The late I.F. Stone would have loved Ms. Kemmet`s modest guide. He published I.F. Stone`s Weekly for decades, following the paper trail and inveighing against the kind of blabbermouth journalism we endure today. Skulduggery and just plan lousy management both leave a trail we can all follow. This is Ms. Kemmet`s premise. I think, had he lived to see the Internet and smart phones, Stone would have loved the resulting possibilities of citizen journalism. He was always dour about the journalistic elite, the club.
What I envision for Follow the Money, as a retired journalist who always preferred local reportage to big-shot journalism in Washington, are groups of retired people using the handbook to form genteel vigilante groups inquiring into local government and exchanging their findings on the Internet and in group discussions. We don "t need journalists to do this job, and in any case, they`re not doing it. But we have thousands of retired accountants, doctors, lawyers, teachers, writers, and tradesmen who are qualified in their own ways to become watchdogs of local government. They can and should become familiar figures in our town and city and county offices. Too bad if they`re considered an annoyance. Democracy is a pesky annoyance "to those who intend to manage it.
There isn`t a community in the country that can`t do this, and here they have the ideal tool to show them how. Inquiry is fun. It`s detective work, and we can all do it. And the result will be better government and, in all likelihood, lower taxes. Without this forensic foraging we will continue to elect hoodwinking politicians who will promise us Arpege and give us toxic waste.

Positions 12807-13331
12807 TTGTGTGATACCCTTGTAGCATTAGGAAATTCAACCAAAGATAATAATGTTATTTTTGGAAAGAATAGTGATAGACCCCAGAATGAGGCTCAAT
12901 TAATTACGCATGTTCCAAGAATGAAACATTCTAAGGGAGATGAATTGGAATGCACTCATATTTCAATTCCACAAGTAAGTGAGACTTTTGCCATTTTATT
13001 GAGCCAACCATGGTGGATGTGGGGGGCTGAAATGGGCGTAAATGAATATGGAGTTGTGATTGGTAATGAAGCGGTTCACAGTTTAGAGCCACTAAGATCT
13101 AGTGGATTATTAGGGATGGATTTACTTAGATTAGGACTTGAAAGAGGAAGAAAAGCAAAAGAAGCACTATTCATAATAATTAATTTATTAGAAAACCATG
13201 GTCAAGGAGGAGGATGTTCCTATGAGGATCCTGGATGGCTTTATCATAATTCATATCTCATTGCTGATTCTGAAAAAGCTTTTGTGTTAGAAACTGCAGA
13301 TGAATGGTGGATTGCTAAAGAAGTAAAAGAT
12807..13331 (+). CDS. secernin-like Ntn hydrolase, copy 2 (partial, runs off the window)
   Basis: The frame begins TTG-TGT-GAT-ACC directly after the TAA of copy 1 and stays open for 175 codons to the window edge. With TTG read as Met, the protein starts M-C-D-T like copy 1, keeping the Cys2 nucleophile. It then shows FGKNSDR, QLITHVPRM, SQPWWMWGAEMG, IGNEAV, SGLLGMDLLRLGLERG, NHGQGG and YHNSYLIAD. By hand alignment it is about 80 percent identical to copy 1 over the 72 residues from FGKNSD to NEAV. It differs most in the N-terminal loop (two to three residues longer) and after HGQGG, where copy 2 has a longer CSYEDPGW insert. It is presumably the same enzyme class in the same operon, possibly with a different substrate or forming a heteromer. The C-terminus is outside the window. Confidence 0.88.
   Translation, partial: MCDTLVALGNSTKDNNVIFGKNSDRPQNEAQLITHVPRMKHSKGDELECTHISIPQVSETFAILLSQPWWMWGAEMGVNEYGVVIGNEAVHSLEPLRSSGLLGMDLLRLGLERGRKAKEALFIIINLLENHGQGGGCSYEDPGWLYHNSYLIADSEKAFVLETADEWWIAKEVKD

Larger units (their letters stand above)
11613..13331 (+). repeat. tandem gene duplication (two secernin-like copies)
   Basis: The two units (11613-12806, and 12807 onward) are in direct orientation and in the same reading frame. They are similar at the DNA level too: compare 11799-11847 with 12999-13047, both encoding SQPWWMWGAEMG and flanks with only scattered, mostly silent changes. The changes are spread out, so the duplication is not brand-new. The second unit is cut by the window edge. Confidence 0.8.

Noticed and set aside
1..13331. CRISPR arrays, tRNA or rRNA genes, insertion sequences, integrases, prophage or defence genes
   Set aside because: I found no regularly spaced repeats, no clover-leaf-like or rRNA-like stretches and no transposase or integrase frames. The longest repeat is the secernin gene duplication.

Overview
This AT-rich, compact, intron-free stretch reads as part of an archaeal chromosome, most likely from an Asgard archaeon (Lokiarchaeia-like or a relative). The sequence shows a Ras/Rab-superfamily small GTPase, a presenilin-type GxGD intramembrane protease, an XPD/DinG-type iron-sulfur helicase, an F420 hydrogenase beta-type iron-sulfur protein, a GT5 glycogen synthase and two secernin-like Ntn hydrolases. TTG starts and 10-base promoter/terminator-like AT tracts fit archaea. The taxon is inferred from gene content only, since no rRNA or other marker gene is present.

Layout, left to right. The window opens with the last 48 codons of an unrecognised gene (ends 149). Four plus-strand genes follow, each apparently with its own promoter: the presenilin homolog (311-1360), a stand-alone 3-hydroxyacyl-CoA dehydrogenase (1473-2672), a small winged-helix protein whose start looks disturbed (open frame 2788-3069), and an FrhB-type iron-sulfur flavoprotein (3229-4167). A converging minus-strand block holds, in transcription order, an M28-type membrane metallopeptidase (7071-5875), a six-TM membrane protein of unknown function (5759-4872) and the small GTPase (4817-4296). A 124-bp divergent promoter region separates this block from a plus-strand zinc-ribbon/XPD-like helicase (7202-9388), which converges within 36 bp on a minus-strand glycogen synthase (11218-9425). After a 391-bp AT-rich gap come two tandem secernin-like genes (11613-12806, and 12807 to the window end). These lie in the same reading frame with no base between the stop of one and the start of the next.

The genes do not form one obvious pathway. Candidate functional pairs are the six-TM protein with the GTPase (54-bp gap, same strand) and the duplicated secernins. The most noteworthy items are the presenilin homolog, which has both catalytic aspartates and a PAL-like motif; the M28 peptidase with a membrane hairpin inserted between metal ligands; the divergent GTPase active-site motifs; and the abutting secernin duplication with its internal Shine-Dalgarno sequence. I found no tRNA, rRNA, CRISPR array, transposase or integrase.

The publisher, AIER, in Great Barrington, Massachusetts, publishes a wide range of public interest material which can be found at www.aier.org. This handbook is attractive and well structured and indexed. If Americans are as concerned about honest government as they say they are, Follow the Money should be a best-seller.
Djelloul Marbrook is a retired newspaperman. His second book of poems, Brushstrokes and Glances, will be published by Deerbrook Editions on December 20, 2010. His first book of poems, Far From Algiers, won the Stan and Tom Wick Poetry Prize from Kent State University in 2007 and was published in 2008. It won the International Book Award in 2010. His novella, Artemisia`s Wolf, will be published by Prakash Books of India in December. His novella, Saraceno, was recently published as an e-book. His story, Artists Hill, adapted from the second novel of an unpublished trilogy, won the Literal LattÃ© first prize in fiction in 2008. The pioneering e-book publisher, Online Originals (UK), published his novella, Alice MIller`s Room, in 1999.
Del`s book, Far From Algiers: http://upress.kent.edu/books/Marbrook_D.htm
New review of Far from Algiers: http://www.rattle.com/blog/2009/05/far-from-algiers-by-djelloul-marbrook/
Artists Hill, Literal LattÃ©`s fiction first prize: http://www.literal-latte.com/author/djelloulmarbrook/
His blog: http://www.djelloulmarbrook.com
His mother`s art: http://www.juanitaguccione.com
His aunt`s art: http://www.irenericepereira.com